"Help Japan" T-shirts and posters: Can good design help the beleaguered country?

Arts, entertainment, and more.
March 22 2011 7:14 AM

You Say You're Concerned About Japan

Do you have the T-shirt to prove it?

Click here to see a slide show of T-shirts, posters, and prints designed to raise money for Japan relief efforts.

Of course you're concerned about the well-being of the Japanese people in the wake of the earthquake, tsunami, and still-unfolding nuclear crisis. But do you have the tastefully designed products to prove it?

It's an ugly question, sure, but one that's becoming hard to avoid, given the onslaught of help-Japan posters, T-shirts, and so on and so on, popping up all over the Web. Even Threadless, the T-shirt company famous for its crowdsourced designs, got into the creativity-for-a-cause market by way of a contest offering $500, a gift certificate, and the promise that the winning design would "help Japan rise from the rubble." In short, we're seeing enough examples of this emergent genre of concern-expression to fill a small gallery—or rather, a boutique.

And what's wrong with that? Well, whenever charitable effort manifests itself in the marketplace, it makes people uneasy or, in the case of Microsoft's tweet-about-Japan campaign, upset. Do we need a trendy object to signal that we've acted on our concern? Should empathy really be channeled through our taste in design? Does this design surge suggest that "helping Japan" is merely some kind of meme to get in on, before the next thing to hit the cool-product blogs makes it passé? Is there a connection, or a tension, between doing good and selling good stuff?

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First, let's consider the stuff. The central visual motif that help-Japan designers have glommed onto is the famous red sun symbol from the country's flag. A print by W+K Studio (connected to famous ad agency Wieden + Kennedy) mixes the red disc with the similarly iconic Red Cross plus sign, reversed out in white. (It's offered in exchange for a $25 donation or more, which the studio says it will pass along to the American Red Cross.) Another design, from Zac Neulieb Prints, puts the red sun on a black background and overlays a seismograph pattern. (This goes for $22.50, proceeds going, again, to the American Red Cross.) Posters by Halifax-based designer James White show the disc cracked, hovering over the words "Help Japan." (They're $29.99; he's giving money to the Canadian Red Cross.) A notable entry in the Threadless contest depicts the sun symbol marred by a kind of crater.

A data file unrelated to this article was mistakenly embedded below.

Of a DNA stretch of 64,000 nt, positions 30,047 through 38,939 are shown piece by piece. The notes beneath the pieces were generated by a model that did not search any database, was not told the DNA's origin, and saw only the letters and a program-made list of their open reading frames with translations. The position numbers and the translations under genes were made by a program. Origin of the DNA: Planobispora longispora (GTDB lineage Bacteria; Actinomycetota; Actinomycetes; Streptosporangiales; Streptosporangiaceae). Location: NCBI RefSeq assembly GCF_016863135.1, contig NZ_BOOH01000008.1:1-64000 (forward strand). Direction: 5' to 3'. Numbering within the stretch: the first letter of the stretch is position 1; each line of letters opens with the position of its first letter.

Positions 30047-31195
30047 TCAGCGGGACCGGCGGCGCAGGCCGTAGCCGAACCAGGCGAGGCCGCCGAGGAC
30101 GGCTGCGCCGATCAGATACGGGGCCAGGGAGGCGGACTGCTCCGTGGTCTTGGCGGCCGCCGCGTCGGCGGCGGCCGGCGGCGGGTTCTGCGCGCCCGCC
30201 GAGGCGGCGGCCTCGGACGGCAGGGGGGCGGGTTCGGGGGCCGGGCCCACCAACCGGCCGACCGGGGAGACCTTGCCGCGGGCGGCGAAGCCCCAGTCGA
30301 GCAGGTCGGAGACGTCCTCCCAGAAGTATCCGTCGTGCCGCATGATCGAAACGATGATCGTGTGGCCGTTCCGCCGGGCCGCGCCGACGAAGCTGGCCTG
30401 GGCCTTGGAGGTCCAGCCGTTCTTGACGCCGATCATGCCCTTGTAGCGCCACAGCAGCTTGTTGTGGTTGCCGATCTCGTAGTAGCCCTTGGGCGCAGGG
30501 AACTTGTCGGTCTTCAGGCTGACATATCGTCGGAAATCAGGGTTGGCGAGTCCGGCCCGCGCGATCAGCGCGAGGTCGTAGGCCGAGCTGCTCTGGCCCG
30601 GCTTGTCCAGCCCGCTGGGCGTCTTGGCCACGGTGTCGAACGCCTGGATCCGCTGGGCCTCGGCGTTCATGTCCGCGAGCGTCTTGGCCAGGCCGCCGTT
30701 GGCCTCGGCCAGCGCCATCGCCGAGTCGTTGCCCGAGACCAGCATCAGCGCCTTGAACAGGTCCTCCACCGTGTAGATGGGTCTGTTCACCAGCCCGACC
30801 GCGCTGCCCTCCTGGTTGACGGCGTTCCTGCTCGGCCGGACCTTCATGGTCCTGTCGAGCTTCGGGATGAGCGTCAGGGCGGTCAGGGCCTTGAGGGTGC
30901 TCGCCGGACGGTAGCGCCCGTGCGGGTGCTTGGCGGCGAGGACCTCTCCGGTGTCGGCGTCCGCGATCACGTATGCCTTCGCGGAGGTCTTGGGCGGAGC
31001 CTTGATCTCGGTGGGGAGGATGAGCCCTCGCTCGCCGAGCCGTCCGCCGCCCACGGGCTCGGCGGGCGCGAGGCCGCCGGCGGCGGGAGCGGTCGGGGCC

Each of these efforts is impressive in its way, though I doubt any of them will be lasting artifacts. Then again, I don't think they were really intended to be. Recontextualizing a familiar icon with a visual tweak referencing current events is an approach that aims very specifically to communicate urgency: Act now, not later. Some of these images would be solid magazine covers, for instance.

Not everybody has turned to the sun symbol. This $20 Salvation Army T-shirt by a designer calling himself Hydro74 puts Japanese characters across an intricately embellished version of the organization's famous shield logo; it's translated, somewhat weirdly, as "Save World Army," according to the online store listing. (Side note: I was previously unaware that the Salvation Army sells a variety of T's featuring Hot Topic-style remixes of its branding.) One of the $25 T-shirts sold by band Linkin Park, designed by guitarist and vocalist Mike Shinoda, features an origami butterfly. The many Threadless entries included visuals ranging from giant robots to bandaged hearts.

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